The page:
I have a 100+ year old Holland Hot Air Furnace that was originally
coal fired and convection based (10" diameter ducts). It's about 6
foot diameter and 5 foot high. Probably in the thirties it was
converted to gas with the addition of Janitrol controls (300,000 BTU)
in (I presume) the area where you'd normally load in the coal and
somewhere along the way it was converted to forced hot air with the
addition of a squirrel cage blower on the side.
The Janitrol controls stick out the front of the furnace and consist
of a pancake gas valve operated by a clockwork mechanism (it looks
like something out of a Victorian-age museum) which lifts a lever and
opens the valve. The clockwork mechanism is operated by a 24V small
motor which is powered via the limit control and the thermostat back
to a transformer on the wall. According to the plumber the controls
have a 24" blast tube (important!).
The motor which drives the clockwork mechanism has failed resulting in
the inability to open the gas valve and thus supply heat. So say both
myself and the plumber. He of course would like to sell me a new
furnace at about $6500 something that I'm resisting. I understand that
parts are no longer available for the 1930-ish Janitol controls
although I don't know why not. I can buy parts for a 1930's Packard
car--albeit paying an arm and a leg. Janitrol still exist but don't
even seem to have a website.
The next step down from replacement of the entire thing is to replace
the controls as a group (about $1400) but the problem here is the lack
of a 24 inch blast tube on the modern units according to the plumber.
Most current gas replacement controls use a 12 or so inch blast tube.
Apparently the 24 inch is not an exact measurement but could be 20, 22
etc. I presume the blast tube is some sort of pipe that goes from the
controls to the burner. If they don't make one why couldn't one be
fabricated from steel (titanium? copper? bronze?)? I don't think the
plumber is interested in following this option. How do I get someone
Back to the drawing board. Why can't I replace the 24 volt motor with
a generic one? How do I search (Google) for a supplier? What I'd
really like is someone who offers a service of "Send me your old one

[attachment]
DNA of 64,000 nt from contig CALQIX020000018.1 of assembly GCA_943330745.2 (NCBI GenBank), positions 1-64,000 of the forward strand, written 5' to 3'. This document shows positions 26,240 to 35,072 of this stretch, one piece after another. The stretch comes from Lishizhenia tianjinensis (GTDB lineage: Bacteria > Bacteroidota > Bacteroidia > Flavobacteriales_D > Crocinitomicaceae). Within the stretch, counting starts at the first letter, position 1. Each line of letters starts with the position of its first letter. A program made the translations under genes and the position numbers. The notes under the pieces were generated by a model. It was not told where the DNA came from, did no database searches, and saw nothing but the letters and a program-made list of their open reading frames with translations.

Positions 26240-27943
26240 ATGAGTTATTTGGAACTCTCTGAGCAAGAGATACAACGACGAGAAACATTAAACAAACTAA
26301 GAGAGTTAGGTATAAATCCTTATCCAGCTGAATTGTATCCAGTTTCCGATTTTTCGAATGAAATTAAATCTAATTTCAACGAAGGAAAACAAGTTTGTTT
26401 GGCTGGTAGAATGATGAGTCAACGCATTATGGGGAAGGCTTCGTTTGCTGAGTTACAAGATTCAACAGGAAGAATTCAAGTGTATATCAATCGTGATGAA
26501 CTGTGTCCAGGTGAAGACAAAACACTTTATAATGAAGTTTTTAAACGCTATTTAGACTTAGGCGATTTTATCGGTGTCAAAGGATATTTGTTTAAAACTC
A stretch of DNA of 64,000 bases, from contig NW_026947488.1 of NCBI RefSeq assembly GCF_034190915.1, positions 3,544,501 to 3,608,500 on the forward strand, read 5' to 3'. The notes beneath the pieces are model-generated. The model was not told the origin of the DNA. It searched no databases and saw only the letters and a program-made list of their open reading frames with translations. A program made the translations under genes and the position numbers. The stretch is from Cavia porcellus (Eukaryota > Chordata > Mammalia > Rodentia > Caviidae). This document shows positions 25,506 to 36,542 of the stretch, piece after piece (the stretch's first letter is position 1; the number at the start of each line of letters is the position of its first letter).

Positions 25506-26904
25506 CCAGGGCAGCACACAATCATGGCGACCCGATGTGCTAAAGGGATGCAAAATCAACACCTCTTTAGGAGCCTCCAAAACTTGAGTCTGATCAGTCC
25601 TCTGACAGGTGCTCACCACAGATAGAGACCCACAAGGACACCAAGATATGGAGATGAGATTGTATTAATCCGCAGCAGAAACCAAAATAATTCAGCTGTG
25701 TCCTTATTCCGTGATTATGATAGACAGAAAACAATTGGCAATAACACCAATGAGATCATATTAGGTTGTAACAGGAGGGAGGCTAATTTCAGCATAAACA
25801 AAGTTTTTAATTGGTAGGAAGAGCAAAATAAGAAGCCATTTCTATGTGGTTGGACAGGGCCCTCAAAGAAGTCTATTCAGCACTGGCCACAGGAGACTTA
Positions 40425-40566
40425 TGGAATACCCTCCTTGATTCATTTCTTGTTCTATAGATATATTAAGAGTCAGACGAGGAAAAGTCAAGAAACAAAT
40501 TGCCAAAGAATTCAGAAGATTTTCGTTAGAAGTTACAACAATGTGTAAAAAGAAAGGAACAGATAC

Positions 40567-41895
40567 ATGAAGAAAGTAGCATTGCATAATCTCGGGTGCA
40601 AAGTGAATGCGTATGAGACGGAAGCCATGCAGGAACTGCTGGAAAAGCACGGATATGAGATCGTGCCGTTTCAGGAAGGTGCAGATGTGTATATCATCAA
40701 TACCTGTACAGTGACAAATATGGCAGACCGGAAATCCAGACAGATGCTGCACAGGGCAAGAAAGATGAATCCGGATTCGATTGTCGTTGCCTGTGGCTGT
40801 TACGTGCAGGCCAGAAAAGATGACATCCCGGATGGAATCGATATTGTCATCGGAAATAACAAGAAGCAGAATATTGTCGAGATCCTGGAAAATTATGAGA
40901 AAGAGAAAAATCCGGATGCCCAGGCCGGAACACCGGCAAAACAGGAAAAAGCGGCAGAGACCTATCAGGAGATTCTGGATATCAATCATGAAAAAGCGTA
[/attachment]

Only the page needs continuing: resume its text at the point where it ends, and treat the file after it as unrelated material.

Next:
and we'll send you a new one with the appropriate drive shaft". How
would I search for a supplier here?
Alternatively, just as there a people who rebuild generators on cars
aren't there places that rebuild either the motor or the clockwork
mechanism itself. I understand it might require fabrication of some
parts but I have no idea how to go about looking for these things.
Alternatively, I'm not sure I trust the plumber and his "No current
controls available with a 24 inch blast tube" If I google on "gas
furnace conversion controls" I end up with a whole lot of junk on
conversion from oil of LP gas. No one talks about coal and even if
it's the same for a oil conversion I can't find any specifications or
even see any actual units. Everyone just wants to sell me a whole
To say anything you want.
Umm...how large of an airplane hanger is this heating?
Two things...plumbers are NOT Heating contractors...thats one...
And Janitrol has a website, but there is NO parts information, and I can
promise you, they no longer make parts for the part you are talking about.
Goodman, Janitrols parent, does not offer this part either...however, its
not the fact that it can not be converted over to newer parts..it can...its
about the fact that no one I know will touch it. I wont. I can see my
insurance company now if something were to go wrong..in anyway...
You wont if hes legit. If you do, be prepared to sign more disclaimers than
you have EVER seen.
Forget it..this trade is not like that. Consider that part obsolete,
done....gone...nada...and move on.
Look..you wont find a reliable one..this is one case, where it IS a losing
OK..then...in simplest terms...STOP.
If you dont trust him, WHY are you even considering using him?????
Ok..look...I have 4 different catalogs, from 4 different supply companies.
NONE of them list a coal to gas conversion. Period.
Oil conversions are simple, and easy, and there is a good chance that is
what you have now...or one might work..but, not being able to see it not
being able to see what the units like...take measurements, and talk to the
guys that designed the conversion kit and explain whats going on...I have no
way of knowing.
I can tell you this...while you dont like the sound of it, a new
Whatever you spend to replace that unit you have now will be well worth it.
I would not even fathom the idea of a repair on a unit like that, and yes, I
would tell the homeowner or business owner that there was no way in hell I
was going to put parts on it. The liability issues stink. For YOU and the
Give ya a hint tho..I have put in furnaces for less than your guy wants to
throw control parts at it.
This one has "licensed HVAC contractor" on his business card and the
side of his truck. Just looking though the yellow pages for plumbers
shows many of them assert licensing for installation and repair of gas
furnaces and boilers.
Neither is the automobile business but there are people who make a
business of supplying obsolete parts or fabricating them when
I have a rebuilt starter motor in my car. Quite reliable, thank you.
News flash: I don't trust ANY plumber, HVAC contractor, or
electrician, especially those who want to go for the most expensive